If you trust the visibility report from the cockpit, you probably saw this coming. Wall Street darling JetBlue (NASDAQ:JBLU) is starting to show signs of mortality. Engaged in a sharp descent since peaking in October, it's becoming clear that even in the stodgy airline sector, there is no company nimble enough to avoid being copied.

Discounted carriers running light in terms of overhead cargo are starting to clog the formerly friendly skies, and while that's great news for you as a traveler, it's not a welcome event for JetBlue. The edgy airline is blaming the California wildfires, in part, for a dip in operating margins, but we all know that it's the popularity of discounting rivals that's really heating up.

As unfortunate as the Southern California blazes were, they actually didn't make much of a dent as the company's load factor last month rose to 81.6% from a 79.3% showing a year ago. Yes, the fires were pretty much a late October event, under control as the month started, but if you still see smoke it, just might be the company trying to throw off the damaging impact of its fellow low-cost carriers.

Just as Southwest (NYSE:LUV) flew circles around the competition with its familiar fleet of 737s and frills-free flying, JetBlue upped the ante with perks like leather seats and live satellite television. Because it was essentially starting from scratch, it was able to avoid the costly infrastructure of the major carriers.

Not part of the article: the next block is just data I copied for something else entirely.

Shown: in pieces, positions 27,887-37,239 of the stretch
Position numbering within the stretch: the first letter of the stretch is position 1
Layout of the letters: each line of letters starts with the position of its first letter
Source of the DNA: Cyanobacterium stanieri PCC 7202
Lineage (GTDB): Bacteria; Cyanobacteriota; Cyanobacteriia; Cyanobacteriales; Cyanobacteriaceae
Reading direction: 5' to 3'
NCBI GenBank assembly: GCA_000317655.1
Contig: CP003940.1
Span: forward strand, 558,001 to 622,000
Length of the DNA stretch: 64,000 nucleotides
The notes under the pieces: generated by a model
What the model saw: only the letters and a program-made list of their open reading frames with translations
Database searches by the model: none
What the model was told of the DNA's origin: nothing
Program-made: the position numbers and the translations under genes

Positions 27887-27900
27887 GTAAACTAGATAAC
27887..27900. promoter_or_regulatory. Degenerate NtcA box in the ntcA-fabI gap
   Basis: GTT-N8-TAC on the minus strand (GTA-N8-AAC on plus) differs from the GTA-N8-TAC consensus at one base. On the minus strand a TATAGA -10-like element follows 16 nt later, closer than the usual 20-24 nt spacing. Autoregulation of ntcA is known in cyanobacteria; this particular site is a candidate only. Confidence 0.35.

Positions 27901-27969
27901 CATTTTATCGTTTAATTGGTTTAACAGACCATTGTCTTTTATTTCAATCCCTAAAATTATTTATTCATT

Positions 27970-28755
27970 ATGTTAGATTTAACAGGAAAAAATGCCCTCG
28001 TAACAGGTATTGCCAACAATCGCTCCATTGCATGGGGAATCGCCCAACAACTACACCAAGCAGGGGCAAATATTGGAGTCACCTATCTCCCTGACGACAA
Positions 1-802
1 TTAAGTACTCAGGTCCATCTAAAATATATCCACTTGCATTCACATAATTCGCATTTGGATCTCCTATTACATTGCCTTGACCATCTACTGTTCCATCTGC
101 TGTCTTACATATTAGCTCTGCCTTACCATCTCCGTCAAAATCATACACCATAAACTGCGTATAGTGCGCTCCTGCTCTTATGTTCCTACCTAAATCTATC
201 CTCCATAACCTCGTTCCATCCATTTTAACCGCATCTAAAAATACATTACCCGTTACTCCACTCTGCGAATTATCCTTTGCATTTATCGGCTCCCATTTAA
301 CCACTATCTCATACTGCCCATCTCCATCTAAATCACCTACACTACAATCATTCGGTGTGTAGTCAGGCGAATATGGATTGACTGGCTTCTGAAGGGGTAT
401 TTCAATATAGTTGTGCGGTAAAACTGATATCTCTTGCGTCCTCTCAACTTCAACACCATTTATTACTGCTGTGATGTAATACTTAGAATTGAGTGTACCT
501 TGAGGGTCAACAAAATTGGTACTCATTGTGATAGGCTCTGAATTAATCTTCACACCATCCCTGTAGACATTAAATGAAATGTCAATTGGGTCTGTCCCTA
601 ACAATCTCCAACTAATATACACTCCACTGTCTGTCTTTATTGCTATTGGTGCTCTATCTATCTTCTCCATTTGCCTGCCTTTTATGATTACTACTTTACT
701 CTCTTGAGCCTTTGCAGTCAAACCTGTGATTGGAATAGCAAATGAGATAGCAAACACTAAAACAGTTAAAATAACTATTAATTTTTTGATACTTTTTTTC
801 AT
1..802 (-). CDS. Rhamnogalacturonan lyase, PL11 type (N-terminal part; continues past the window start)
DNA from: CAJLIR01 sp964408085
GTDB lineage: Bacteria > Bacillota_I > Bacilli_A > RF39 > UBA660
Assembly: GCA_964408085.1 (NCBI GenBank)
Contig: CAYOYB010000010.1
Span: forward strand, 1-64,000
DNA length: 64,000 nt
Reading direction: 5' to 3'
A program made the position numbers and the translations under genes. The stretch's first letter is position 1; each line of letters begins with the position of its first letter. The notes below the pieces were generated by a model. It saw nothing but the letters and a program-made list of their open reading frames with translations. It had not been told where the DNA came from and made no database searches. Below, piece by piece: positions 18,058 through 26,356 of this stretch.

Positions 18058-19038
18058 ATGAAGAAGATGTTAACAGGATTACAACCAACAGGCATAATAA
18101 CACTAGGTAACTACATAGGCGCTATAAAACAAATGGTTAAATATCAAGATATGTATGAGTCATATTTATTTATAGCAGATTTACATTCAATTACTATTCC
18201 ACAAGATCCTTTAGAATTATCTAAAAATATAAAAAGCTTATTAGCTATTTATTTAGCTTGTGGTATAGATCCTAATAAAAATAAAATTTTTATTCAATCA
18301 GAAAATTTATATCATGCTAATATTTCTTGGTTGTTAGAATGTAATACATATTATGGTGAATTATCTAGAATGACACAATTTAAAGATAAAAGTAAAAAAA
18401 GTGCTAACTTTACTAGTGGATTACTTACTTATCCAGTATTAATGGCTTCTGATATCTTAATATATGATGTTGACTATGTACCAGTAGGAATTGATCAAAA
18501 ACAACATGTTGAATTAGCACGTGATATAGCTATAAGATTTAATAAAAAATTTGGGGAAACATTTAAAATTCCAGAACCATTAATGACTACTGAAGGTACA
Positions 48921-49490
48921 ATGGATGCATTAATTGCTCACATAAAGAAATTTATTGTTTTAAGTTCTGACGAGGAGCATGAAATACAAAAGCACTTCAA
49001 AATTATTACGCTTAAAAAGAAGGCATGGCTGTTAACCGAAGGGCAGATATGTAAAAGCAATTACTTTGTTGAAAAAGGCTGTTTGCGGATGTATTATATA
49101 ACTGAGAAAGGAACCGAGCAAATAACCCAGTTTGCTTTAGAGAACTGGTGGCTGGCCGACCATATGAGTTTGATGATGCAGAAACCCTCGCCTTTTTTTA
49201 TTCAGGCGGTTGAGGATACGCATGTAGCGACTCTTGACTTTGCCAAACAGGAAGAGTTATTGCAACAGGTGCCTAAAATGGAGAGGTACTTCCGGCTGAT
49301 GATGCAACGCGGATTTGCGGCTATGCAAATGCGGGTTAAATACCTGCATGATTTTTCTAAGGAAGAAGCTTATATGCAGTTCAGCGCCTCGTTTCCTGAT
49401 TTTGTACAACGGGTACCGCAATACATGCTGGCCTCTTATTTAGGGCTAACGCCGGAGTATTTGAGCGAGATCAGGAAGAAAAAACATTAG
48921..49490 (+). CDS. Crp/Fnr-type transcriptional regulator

But succeeding, with profitability in a sector grounded with deficits, proved to be the beacons that lit up the landing strip for the competition. Delta (NYSE:DAL) launched its hip Song upstart, and others like Spirit and AirTran (NYSE:AAI) have been quick to offer bargain fares to thrifty travelers.

AirTran's penchant for a flexible multitasking workforce produced labor costs that ran just 29% of the carrier's operating expenses last year. Southwest, on the other hand, was at 39%.

That doesn't mean JetBlue is doomed. Far from it. The company's capacity, as measured by available seat miles, has grown by 53% over the past year. However, it does mean that the competition can no longer be ignored. Everyone knows that the key to making a business model fly in the airline sector these days is to offer low fares on a low-cost structure. It's not rocket science.

Well, actually, I guess it is.

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